New data shows Pa. doctors are writing far fewer opioid prescriptions | The Numbers Racket
Newly released American Medical Association data shows some good news in Pennsylvania’s ongoing effort to fight opioid abuse: Physician usage of Pennsylvania’s prescription drug database, which helps doctors track people who might be prescription shopping, leaped in between 2016 and 2018.
That new data is the focus of this week’s edition of The Numbers Racket.
According to the AMA’s 2019 Opioid Progress Report, Pennsylvania physicians logged more than 17 million queries to the prescription drugs database in 2018, up from 12.7 million queries in 2017, and way up from 2.3 million queries in 2016 when the state moved to strengthen the program.
- West Virginia (51.0 percent)
- Rhode Island (49.4 percent)
- Massachusetts (44.3 percent)
- Ohio (44.2 percent)
- Pennsylvania (43.0 percent)
“Pennsylvania’s [database] has basically stopped doctor shopping and allowed physicians to more easily identify patients who may have substance use disorder,” John Gallagher, the chairman of the Pennsylvania Medical Society’s opioid task force, said in a statement.
The new AMA data “showed that Pennsylvania physicians have written fewer opioid prescriptions for five straight years and have seen the fifth largest percentage drop nationally between 2013-18 (43 percent),” the state medical society said in a statement.
In Pennsylvania, Gov. Tom Wolf declared a statewide emergency to fight opioid abuse, also setting up a statewide command center to coordinate the effort. Lawmakers continue to advance legislation to enhance the state’s effort.
In addition: More than 16,000 Pennsylvania physicians “took 65,000 opioid and pain management CME courses from the Pennsylvania Medical Society in 2017-18,” the state medical society said.
This is what opioid abuse in Pennsylvania looks like | The Numbers Racket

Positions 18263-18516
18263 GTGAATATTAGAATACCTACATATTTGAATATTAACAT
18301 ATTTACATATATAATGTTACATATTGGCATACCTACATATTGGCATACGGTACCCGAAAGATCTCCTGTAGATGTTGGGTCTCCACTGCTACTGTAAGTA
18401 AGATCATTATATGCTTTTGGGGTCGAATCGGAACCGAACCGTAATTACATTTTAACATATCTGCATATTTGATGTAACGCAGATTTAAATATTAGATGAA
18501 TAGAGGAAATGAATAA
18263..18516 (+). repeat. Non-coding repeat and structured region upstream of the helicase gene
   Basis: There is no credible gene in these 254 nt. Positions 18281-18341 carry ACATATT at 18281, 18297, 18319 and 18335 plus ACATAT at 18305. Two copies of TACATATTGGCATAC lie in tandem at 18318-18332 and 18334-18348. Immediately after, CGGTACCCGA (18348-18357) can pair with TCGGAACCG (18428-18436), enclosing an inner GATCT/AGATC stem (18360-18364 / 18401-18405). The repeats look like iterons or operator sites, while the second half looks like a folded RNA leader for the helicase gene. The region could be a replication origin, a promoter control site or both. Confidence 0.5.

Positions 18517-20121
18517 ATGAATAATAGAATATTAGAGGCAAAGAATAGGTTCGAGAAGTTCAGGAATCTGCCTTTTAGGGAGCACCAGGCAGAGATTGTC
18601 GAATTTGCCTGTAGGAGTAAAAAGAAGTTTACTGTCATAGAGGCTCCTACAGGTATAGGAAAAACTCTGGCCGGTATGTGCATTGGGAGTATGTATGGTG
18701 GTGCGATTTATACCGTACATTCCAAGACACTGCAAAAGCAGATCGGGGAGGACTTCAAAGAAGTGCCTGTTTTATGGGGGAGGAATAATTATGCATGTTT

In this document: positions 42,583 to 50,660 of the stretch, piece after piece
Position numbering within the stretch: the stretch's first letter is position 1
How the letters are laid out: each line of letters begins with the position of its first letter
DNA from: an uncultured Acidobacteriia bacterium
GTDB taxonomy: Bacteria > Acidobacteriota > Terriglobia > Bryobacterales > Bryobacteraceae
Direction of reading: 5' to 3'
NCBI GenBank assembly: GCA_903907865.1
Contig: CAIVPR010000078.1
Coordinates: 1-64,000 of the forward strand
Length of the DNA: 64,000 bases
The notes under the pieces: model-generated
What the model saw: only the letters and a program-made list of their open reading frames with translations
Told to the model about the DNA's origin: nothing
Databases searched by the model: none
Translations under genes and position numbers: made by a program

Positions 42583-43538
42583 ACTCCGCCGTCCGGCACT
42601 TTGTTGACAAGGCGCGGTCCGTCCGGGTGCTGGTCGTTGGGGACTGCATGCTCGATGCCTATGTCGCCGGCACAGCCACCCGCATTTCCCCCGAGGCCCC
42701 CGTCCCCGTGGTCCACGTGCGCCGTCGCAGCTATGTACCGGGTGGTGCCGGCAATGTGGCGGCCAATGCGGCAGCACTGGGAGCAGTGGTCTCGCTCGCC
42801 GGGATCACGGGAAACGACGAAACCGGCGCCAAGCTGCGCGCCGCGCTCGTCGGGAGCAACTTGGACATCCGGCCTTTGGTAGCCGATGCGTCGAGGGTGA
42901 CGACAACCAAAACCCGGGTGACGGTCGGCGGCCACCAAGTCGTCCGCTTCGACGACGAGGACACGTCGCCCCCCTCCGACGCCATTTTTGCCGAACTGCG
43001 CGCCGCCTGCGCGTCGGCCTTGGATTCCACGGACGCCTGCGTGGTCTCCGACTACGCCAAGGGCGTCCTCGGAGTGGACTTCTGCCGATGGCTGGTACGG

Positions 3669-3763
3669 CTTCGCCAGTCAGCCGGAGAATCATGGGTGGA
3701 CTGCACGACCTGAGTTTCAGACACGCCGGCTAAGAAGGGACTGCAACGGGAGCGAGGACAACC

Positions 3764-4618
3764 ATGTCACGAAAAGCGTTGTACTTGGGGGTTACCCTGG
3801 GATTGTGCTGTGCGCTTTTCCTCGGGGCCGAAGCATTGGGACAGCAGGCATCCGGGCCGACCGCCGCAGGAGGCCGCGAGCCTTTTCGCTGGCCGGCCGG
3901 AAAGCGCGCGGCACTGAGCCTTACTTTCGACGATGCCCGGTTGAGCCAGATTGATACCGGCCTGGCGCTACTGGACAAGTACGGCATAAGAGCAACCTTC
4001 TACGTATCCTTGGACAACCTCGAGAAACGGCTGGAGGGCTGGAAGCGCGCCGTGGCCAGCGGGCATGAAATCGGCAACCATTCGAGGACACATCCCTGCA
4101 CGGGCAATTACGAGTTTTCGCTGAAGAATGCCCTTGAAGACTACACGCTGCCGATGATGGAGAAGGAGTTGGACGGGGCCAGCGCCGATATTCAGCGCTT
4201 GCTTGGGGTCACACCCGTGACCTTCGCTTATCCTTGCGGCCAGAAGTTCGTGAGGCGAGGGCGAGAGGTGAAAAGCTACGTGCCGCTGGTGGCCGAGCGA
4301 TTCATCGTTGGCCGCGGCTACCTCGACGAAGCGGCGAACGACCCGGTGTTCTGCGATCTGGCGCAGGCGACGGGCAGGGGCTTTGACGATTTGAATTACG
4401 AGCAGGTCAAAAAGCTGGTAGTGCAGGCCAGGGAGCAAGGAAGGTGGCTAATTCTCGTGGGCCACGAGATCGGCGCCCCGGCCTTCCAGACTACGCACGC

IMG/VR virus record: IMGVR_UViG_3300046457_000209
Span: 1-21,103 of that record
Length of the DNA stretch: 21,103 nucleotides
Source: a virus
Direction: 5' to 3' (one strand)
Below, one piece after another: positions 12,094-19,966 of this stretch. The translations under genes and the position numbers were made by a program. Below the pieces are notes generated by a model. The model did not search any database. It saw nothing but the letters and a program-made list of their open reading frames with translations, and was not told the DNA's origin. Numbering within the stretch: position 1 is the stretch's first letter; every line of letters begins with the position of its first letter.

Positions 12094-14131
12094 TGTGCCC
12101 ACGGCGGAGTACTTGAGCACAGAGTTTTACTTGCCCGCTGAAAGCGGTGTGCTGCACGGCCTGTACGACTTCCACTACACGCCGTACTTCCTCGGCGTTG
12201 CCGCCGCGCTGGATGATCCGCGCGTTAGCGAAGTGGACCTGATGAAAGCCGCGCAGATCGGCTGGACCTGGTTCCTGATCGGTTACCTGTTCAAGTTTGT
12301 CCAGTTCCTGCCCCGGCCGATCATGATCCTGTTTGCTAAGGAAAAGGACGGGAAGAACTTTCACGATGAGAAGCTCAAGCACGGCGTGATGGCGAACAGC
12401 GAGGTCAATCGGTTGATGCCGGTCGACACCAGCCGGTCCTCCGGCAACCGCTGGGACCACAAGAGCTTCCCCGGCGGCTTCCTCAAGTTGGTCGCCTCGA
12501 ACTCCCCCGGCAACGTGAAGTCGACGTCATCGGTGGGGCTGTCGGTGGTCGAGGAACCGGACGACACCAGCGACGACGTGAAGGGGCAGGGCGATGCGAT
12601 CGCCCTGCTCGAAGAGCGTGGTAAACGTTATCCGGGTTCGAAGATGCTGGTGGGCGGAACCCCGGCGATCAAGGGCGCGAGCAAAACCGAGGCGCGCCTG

That data “shows that steps taken by the Pennsylvania General Assembly and the Wolf Administration are helping the medical community make progress in fighting this crisis,” Gallagher said. “The desperately needed next step is a concerted effort to expand access to high-quality care for substance use disorders.”
There’s a good — and very real — reason for that.
According to data compiled by the National Institute on Drug Abuse, there were 2,548 opioid-involved deaths statewide in 2017, for a rate of 21.2 deaths per 100,000 people. That’s higher than the national average of 14.6 deaths per 100,000 people, the national data showed.
“In 2013, prescription opioids were the underlying cause of death in every one of two overdose deaths” in Pennsylvania, according to the institute. By 2017, the main cause of death was due to synthetic opioids — primarily from fentanyl. Deaths from synthetic opioids rose seventeen-fold, from 108 reported deaths in 2013 to 1,982 deaths by 2017, the national data indicated.
Overdose deaths from heroin reached a peak of 926 deaths in 2016, the national data showed. By 2017, the state recorded a more than 10 percent reduction, to 819 deaths.
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John L. Micek